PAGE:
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Re your UI/UX comments (experience?): Could you give a more concrete
example, perhaps a link to something that illustrates what you mean?
Your final statement seems to be the crux of your misgivings, but I don't
have a good enough grasp of what you're getting at.
I agree that the simplification you refer to might be a response to the
size of the screen.
This discussion has made me think about technological change in a new way;
I'm usually super annoyed by the newest computer/program, etc., i.e.,
planned obsolescence. But in some ways, we can only think so far ahead of
experience. How well does something work? We don't really know until we've
tried it; then we can see where it fails viz the real world, especially
considering the world is changing around us at the same time.
Don't recreate the wheel keeps popping to mind. Refine it, reimagine it, ...
Re tables/data: Maybe another way to think about it is where you want the
computer, or what you're going to do with the info. I'm not sure where we'd
want super complex intricate data in front of us in the form of a phone, or
who the person might be who would want that, but that might be a better
starting point for figuring out how to present it instead thinking of it as
an all-in-one solution.
Maybe I'm completely off the ball here, and I'll admit that I don't want to
try anything more complex that getting directions on my phone. Screen size
is the break point for me. I'd rather have several devices than try to do
everything on one. Anyone tried to do anything with a watch? Ugh. Or how
about a frig with a computer or TV on it?
On Fri, Jun 24, 2016 at 2:04 PM, Chris Despopoulos <
despopoulos_chriss -at- yahoo -dot- com> wrote:
> Since I'm the one who accused UX design of dumbing down, I'd better
> respond. I don't mean to say that dumbing down NECESSARILY happens, or
> that the world would be better without designed GUIs. But in my opinion
> the current trend is toward dumbing down.
> Just the change of title, from User Interface to User Experience gives me
> a problem. At the highest level, if I want an experience I sure don't want
> it on my computer (phone, etc.). Collapsing everything into images and
> removing the raw POWER of text is not the right way to go IMO. Without the
> combinatory power of text, we wouldn't have the technology to support this
> GUIs initially presented command frameworks as a language -- nouns, verbs,
> and modifiers. That was a huge innovation. The visuals give shortcuts,
> but the interface still supports linguistic combination of terms. IMO,
> User Experience is in danger of trending away from that kind of
> combination, and back to lists of independent commands that can be
> expressed by a tile or some sort of picture. And I'm wondering if this
> trend isn't driven by shrinking real estate (phones).
> Back to tables... I just think tables support rapid (agile?) combination
> of data points, and hate to lose that. What's the alternative on a phone?
> Can we support the same level of combination, or must we dumb things down
> and force users to either know the combinations beforehand, or else risk
> never discovering them?
> *From:* Kathleen MacDowell <kathleen -dot- eamd -at- gmail -dot- com>
> *To:* Chris Despopoulos <despopoulos_chriss -at- yahoo -dot- com>
> *Cc:* "techwr-l -at- lists -dot- techwr-l -dot- com" <techwr-l -at- lists -dot- techwr-l -dot- com>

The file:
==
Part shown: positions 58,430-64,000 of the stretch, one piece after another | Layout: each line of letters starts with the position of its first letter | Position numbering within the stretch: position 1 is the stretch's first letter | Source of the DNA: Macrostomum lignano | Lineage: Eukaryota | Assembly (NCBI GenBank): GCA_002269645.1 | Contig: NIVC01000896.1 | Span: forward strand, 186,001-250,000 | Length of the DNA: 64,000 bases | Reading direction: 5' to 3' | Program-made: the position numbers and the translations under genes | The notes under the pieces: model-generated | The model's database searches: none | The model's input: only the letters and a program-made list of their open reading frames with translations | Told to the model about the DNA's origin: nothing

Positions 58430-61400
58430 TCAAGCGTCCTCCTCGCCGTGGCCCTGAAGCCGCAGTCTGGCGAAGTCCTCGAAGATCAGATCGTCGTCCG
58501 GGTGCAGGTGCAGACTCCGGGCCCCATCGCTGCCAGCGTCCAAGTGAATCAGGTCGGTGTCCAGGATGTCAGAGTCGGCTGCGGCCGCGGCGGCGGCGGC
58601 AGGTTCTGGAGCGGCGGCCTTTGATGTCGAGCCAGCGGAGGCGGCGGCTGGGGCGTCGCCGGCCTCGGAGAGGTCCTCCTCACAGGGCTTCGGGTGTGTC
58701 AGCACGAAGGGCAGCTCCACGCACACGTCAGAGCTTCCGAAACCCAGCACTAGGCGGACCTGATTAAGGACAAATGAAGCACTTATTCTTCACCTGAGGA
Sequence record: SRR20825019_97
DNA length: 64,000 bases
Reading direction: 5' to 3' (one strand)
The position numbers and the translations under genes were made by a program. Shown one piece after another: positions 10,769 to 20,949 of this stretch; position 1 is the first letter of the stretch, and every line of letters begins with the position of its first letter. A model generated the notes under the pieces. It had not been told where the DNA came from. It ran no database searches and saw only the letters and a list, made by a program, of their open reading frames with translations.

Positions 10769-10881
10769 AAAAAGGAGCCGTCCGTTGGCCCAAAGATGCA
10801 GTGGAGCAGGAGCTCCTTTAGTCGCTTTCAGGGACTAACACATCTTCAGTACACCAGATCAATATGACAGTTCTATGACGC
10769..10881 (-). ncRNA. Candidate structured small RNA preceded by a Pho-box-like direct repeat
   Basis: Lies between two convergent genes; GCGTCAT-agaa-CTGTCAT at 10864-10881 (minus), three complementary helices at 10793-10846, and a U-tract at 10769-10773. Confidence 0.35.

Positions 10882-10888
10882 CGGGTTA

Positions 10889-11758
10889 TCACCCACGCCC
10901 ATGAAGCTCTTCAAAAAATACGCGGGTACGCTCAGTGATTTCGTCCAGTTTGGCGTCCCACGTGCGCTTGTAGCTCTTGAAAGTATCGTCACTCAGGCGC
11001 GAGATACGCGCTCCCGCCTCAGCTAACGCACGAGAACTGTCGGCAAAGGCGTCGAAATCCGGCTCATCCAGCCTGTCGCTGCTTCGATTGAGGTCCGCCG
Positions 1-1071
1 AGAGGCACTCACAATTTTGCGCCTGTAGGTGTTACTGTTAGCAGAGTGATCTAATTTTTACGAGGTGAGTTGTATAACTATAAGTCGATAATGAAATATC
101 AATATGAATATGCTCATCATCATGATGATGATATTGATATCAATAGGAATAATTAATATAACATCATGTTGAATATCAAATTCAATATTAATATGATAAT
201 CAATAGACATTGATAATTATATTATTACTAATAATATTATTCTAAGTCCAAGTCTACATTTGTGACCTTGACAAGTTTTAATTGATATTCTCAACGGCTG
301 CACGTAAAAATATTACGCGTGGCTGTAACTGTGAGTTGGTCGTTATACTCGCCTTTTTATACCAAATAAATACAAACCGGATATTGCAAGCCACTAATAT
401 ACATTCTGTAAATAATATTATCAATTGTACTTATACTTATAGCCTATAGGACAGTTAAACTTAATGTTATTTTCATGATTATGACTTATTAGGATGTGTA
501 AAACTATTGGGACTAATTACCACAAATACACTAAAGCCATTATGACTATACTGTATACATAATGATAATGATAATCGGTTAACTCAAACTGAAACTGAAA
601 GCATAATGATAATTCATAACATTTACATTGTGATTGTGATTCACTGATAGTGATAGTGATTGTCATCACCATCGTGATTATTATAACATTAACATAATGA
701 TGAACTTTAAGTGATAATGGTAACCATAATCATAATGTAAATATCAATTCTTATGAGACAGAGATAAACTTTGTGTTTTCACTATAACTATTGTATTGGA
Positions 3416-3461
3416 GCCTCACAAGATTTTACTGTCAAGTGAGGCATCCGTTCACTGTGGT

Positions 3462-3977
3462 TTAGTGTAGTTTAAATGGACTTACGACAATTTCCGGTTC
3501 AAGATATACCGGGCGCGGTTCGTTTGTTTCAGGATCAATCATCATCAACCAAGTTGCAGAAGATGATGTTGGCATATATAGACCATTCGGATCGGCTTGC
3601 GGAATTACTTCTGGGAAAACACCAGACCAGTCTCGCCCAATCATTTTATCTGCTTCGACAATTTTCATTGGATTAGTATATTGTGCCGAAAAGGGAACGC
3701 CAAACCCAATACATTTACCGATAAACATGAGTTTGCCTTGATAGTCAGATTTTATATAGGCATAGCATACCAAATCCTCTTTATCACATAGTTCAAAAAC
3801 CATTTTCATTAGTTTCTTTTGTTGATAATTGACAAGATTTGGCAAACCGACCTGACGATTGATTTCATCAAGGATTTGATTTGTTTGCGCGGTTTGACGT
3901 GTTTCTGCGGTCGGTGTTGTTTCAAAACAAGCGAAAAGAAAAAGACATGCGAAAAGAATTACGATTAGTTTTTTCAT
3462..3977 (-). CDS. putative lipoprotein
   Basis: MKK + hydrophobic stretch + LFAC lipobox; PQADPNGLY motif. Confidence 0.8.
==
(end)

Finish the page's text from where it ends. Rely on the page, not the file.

> *Sent:* Friday, June 24, 2016 2:32 PM
> *Subject:* Re: HTML5, Phones, and Tables
> This is a very interesting discussion, as I haven't considered how to do a
> better job than is currently being done. I do know I get frustrated with
> trying to do too much with my smart phone, but I haven't had a
> sophisticated one for very long.
> A couple of small component ideas based on the discussion:
> -Some vendors do a superb job with putting type & info onto the small
> screen. I don't know enough to compare them, but Apple has impressed me, so
> I know it can be done.
> -Love tables for info, but even on a computer or piece of paper, there are
> limits to how much info you can put on them or absorb. So then we do some
> type of judgement call. If necessary we can offer links or books of
> background or expansion. Thinking of it makes me marvel at the whole idea
> behind Excel and similar types of programs.
> Hate the airline apps & way to choose flight, but there's something to the
> idea. Maybe give people a list of selectors as to what's most important: A,
> B, C, ..., with a max number of choices, then present info sorted that way
> and let them scroll sideways. Then they can select from that list to
> present info more compactly? Like your photo app lets you select?
> One could also present info similar to what was selected, like a shopping
> site, when you select one item and it offers other choices like that. Or a
> list where you select a bunch of items to compare.
> -I beg to differ with whoever slighted UX/UI practitioners as dumbing down
> info. Ideally that's not any more what they do than what a tech writer
> does. In fact, I'd hazard that this discussion touches on a real synergy
> between what tech writing and UI/UX could be/does at its best.
> On Thu, Jun 23, 2016 at 3:09 AM, Chris Despopoulos <
> despopoulos_chriss -at- yahoo -dot- com> wrote:
> In the old world tables are very useful. There's no better way in print
> to show a matrix of options, or present a comparison in one glance. For
> desktop online docs that translates really well... You can even use
> enable sorting of rows, for example. But tables require a lot of real
> What do you do for phones?
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kathleen -dot- eamd -at- gmail -dot- com
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